Luxembourg’s education minister Claude Meisch (DP) and CEO of the Luxembourg Institute of Health (LIH) Ulf Nehrbass presented the book, titled Precision Health, on 20 October. The book was written by LIH researchers and gives an overview of current health, medicine and research, including precision health and precision medicine. Several teams at the LIH currently conduct research in this domain.
The book was developed in collaboration with Script (Service de Coordination de la Recherche et de l’Innovation pédagogiques et technologiques), whose main mission is to promote initiatives and research aimed at pedagogical and technological innovation throughout the Luxembourgish education system, as well as quality assurance mechanisms in education.
What does the future of healthcare look like?
“The world around us is changing rapidly,” according to LIH CEO Nehrbass. “Technology is re-shaping the way we move about it, and it is transforming the fields of medicine and biomedical research.” Will robots treat patients in the future? How will artificial intelligence be used in healthcare? The new book takes readers to the year 2050 and explores the role that technology will play in connecting doctors and patients.
Precision Health, which will be distributed to students in training programmes related to health professions in December, is meant to encourage young people to innovate and to get involved in the domain of precision health. You can find out more and download a copy of the book here.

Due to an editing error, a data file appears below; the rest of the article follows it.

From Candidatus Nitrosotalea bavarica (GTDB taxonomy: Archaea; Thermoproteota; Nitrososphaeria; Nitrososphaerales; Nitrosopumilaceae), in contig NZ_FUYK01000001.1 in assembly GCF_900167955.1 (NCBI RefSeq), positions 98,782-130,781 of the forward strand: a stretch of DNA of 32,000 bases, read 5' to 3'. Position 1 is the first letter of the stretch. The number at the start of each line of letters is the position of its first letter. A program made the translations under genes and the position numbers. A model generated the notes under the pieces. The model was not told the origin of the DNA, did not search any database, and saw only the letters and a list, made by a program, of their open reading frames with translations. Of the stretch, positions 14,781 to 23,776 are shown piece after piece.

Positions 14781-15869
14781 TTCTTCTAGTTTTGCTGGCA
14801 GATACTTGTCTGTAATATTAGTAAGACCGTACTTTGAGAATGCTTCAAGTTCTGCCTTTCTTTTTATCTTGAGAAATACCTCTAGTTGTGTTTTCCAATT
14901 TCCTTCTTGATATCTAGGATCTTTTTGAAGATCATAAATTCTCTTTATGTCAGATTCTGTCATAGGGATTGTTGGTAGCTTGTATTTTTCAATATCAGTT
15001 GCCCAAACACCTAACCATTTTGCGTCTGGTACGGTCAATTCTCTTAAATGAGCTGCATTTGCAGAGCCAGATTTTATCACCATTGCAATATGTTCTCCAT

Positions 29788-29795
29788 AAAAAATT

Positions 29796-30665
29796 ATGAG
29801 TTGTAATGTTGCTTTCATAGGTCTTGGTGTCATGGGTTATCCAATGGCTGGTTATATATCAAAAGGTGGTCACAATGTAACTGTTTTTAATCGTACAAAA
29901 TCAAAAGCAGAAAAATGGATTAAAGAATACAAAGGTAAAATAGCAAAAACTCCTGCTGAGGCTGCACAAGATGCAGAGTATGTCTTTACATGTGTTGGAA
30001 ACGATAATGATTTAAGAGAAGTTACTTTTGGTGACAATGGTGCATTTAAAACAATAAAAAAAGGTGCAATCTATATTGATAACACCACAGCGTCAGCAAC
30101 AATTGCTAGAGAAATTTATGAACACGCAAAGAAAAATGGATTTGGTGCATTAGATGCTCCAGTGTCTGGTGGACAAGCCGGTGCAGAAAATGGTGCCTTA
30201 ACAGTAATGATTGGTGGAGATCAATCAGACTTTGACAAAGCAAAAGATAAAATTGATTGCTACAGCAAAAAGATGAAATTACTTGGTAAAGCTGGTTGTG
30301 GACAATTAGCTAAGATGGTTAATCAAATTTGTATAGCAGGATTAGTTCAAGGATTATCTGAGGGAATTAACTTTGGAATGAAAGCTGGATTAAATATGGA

What is precision health?
Precision health, the book’s subject, is a way of developing personalised solutions to health issues by taking into account the differences in people’s genes, environments and lifestyles. Using data, it aims to deliver the best intervention to the right person at the right time.
The LIH’s department of precision health focuses on research across many domains, including digital health, sociodemographic inequalities, health economics and lifestyle and the roles these factors play in diseases like cancer or covid-19. They use new digital technologies and artificial intelligence to analyse data and help patients.
Their projects and clinical trials are diverse. Examples include digital therapeutic devices for children with autism, an assessment of the sustainability of the Luxembourgish food system, or a study on exposure to pollutants in young people with obesity.